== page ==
Ol' Two Toe - an alligator tale

By Harriet Outlaw
Posted 6/3/16

When I first heard about Ol’ Two Toe I thought it was just a tall tale, but now I am not so sure. Let me tell you a story about an alligator so feared that his escapades are told about all over Baldwin County.

Ol’ Two Toe first made himself …

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Ol' Two Toe - an alligator tale

Posted

When I first heard about Ol’ Two Toe I thought it was just a tall tale, but now I am not so sure. Let me tell you a story about an alligator so feared that his escapades are told about all over Baldwin County.

Ol’ Two Toe first made himself known in the swamps near the Bon Secour River. Here the Bertram brothers were trappers known for the fine pelts they took in to Patterson’s Store every winter. One day, as they checked their traps, they found a trap that had been sprung, and there in the trap were the two middle toes of an alligator that had pulled himself free by sacrificing those two toes. The brothers told everyone about those toes because they were enormous. It was not long before others began noticing alligator slides bearing the prints of a huge alligator with his right rear foot missing the two middle toes. Fishermen said that sometimes they could see two red eyes that were further apart than any other ‘gator’s ever seen.  Reports grew more and more alarming. One farmer heard his pigs hollering and when he went out to check, there was a ‘gator with a pig in his huge jaws. The ‘gator took off, disappearing into the dark. The farmer heard that pig squealing until he heard the splash into the murky waters. Another local man ran out to confront the alligator raiding his henhouse; that ‘gator raised up on his hind legs and ran off just like a human. People began fearing that monster; missing children or livestock were credited to him. The hunt was on to rid the county of ‘Ol Two Toe.

Those Weeks boys were the best alligator hunters in all of the south. They claimed they had killed the nuisance and brought in a gallon pickle jar filled with alcohol and two toes of a huge alligator. That jar stayed on display at Patterson’s Store for a long time until one day it was broken by accident. Mr. Patterson picked up those alligator toes and saw that they had been stitched up with fishing line, discovering the hoax those boys had pulled. So the hunt for ‘Ol Two Toe resumed with a fury.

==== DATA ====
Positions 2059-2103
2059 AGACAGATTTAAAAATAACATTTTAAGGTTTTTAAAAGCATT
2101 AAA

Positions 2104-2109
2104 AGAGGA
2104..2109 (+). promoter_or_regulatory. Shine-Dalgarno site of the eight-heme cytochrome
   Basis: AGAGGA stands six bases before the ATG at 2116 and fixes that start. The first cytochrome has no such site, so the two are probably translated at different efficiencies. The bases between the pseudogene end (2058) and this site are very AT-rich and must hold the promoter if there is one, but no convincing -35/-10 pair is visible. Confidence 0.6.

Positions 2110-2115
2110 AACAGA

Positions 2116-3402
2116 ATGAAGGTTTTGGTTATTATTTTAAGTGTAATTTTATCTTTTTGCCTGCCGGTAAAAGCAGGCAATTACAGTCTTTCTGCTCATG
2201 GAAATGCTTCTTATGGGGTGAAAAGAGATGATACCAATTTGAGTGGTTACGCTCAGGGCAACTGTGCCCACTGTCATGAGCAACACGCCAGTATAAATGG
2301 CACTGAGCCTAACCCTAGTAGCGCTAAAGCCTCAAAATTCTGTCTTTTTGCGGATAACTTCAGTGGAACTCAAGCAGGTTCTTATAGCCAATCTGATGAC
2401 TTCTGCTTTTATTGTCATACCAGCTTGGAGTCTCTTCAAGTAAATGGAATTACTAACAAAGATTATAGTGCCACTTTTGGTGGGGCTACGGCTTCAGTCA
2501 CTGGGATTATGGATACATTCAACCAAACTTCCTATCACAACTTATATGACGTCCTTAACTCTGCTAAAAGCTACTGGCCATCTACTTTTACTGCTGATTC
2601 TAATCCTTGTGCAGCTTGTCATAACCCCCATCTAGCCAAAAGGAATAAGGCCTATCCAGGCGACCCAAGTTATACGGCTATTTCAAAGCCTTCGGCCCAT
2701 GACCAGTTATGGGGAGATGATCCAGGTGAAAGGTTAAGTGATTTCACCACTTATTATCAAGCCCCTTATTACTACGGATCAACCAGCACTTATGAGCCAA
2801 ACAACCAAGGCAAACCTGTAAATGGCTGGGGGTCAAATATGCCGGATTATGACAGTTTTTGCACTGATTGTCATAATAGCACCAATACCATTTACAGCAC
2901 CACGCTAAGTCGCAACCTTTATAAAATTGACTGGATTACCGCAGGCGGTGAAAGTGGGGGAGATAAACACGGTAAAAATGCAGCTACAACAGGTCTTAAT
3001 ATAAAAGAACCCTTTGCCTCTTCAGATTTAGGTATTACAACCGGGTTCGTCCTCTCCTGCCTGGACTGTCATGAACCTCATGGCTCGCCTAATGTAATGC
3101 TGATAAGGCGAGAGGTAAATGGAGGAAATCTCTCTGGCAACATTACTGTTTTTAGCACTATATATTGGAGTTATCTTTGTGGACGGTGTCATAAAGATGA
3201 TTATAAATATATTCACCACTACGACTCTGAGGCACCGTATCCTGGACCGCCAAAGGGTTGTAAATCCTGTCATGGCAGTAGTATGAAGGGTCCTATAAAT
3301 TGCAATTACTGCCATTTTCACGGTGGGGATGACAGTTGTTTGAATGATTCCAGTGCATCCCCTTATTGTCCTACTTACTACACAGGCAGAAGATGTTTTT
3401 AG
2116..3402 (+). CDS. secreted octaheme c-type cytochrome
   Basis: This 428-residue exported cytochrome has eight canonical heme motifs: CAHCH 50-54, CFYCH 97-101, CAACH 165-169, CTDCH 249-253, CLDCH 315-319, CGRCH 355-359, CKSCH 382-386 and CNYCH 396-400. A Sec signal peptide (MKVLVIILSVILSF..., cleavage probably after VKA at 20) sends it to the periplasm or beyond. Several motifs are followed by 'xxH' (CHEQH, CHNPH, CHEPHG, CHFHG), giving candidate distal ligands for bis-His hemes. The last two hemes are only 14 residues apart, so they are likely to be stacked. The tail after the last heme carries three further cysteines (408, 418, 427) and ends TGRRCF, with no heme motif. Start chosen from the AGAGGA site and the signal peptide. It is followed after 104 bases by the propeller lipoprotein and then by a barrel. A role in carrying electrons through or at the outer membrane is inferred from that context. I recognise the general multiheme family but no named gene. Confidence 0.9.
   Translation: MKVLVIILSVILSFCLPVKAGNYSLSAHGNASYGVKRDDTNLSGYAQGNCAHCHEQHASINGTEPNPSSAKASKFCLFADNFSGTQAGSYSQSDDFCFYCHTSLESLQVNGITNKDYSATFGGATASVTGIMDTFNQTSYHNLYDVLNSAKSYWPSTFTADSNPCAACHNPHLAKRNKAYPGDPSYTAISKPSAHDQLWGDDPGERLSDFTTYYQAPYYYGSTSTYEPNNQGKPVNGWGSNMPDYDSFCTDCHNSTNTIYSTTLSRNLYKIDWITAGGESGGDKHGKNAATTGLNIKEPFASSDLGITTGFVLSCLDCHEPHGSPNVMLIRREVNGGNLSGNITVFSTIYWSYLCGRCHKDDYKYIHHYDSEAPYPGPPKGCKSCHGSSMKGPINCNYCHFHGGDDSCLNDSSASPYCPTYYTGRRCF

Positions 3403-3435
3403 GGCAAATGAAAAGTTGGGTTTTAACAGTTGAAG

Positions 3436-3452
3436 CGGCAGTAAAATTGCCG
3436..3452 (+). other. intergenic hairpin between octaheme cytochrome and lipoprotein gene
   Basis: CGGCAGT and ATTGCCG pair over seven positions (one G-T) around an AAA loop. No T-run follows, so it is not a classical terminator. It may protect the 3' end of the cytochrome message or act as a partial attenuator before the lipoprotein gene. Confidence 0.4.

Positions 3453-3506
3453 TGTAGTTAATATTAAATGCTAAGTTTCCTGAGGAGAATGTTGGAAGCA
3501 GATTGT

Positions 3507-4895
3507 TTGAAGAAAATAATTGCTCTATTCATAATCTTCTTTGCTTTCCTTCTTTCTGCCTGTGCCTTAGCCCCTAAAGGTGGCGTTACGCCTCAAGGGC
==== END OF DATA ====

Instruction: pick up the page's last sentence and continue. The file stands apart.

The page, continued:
By this time, ‘Ol Two Toe had taken off to the north. He was spotted all along the Eastern Shore of Mobile Bay and eventually on up into the Delta. Hunters and fishermen told of those huge eyes. Well, at least those who escaped death told about them. Nearly every time those eyes were spotted, disaster struck the fishing or hunting party, witnesses reported their boat had been overturned by a monster. ‘Ol Two Toe was still claiming his revenge for those lost toes. Some locals even claimed to be driving along a dirt road and suddenly outside the window they saw a ‘gator running alongside the car – right up on his hind legs. A hunter reported that he found the remains of a large deer in an alligator nest on the banks of the Tensas. There were so many sightings of him that every swamp man knew ‘Ol Two Toe was breeding, and each of his offspring had only two toes on his right rear foot.

Maybe all of this came to an end when alligator hunting was once again made legal. That first season, David Lenore and his buddies killed an alligator that beat all records up to that point. That alligator was preserved and put on display at the Five Rivers Nature Center on the causeway. Right there he is today. You can go see for yourself. Be sure you notice his right rear foot, the one with only the two outside toes intact. Maybe it’s ‘Ol Two, or maybe one of his offspring. You can decide whether you think this menace is still out there. Regardless, smart fishermen still fear the night they see those two large red eyes in the swamp. If they know what is good for them, they head on in for the night before disaster strikes.